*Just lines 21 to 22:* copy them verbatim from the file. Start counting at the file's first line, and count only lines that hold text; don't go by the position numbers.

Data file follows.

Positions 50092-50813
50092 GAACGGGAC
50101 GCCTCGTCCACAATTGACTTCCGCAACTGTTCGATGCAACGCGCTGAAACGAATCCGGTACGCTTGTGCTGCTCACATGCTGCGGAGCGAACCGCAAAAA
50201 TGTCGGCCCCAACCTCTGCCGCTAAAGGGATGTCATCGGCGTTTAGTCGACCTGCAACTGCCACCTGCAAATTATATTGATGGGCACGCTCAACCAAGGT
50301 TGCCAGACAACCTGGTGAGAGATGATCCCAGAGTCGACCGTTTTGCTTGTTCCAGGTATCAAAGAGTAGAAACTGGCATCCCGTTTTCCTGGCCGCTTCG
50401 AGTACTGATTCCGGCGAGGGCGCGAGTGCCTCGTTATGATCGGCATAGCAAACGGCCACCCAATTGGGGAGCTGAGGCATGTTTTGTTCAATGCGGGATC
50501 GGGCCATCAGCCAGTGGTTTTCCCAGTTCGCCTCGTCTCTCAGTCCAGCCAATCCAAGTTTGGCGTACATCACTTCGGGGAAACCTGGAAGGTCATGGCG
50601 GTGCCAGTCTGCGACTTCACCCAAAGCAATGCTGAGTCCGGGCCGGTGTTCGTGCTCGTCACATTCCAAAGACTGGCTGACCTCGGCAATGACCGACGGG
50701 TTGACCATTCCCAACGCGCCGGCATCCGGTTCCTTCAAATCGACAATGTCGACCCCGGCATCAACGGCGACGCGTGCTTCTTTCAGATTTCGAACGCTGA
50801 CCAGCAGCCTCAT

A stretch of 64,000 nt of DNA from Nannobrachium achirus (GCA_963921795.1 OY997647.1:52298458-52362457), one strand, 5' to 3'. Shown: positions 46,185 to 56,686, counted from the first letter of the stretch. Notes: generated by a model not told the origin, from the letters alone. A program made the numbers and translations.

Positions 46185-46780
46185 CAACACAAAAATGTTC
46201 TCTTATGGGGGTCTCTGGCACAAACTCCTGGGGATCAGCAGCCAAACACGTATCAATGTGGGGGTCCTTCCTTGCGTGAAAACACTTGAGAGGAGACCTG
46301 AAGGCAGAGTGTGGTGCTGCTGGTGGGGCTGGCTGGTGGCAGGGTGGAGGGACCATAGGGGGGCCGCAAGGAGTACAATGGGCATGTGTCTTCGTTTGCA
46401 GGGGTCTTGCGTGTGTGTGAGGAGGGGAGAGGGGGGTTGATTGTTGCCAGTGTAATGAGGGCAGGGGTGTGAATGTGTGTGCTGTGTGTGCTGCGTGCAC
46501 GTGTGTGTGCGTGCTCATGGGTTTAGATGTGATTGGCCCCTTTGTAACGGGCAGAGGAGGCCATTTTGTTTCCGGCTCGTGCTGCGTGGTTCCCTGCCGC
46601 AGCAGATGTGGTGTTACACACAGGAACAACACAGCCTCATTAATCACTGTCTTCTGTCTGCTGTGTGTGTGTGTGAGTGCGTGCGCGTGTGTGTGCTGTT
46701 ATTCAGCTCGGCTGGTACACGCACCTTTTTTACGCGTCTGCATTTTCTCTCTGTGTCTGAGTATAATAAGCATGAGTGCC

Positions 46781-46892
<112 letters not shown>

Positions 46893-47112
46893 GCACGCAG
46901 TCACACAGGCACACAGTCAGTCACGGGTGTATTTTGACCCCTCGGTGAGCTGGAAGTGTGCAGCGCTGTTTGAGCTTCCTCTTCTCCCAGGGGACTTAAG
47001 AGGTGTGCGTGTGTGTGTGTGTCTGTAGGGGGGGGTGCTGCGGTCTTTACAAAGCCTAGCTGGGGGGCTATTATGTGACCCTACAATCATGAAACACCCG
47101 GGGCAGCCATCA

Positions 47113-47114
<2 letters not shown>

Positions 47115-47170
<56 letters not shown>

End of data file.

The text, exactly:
<112 letters not shown>

Positions 46893-47112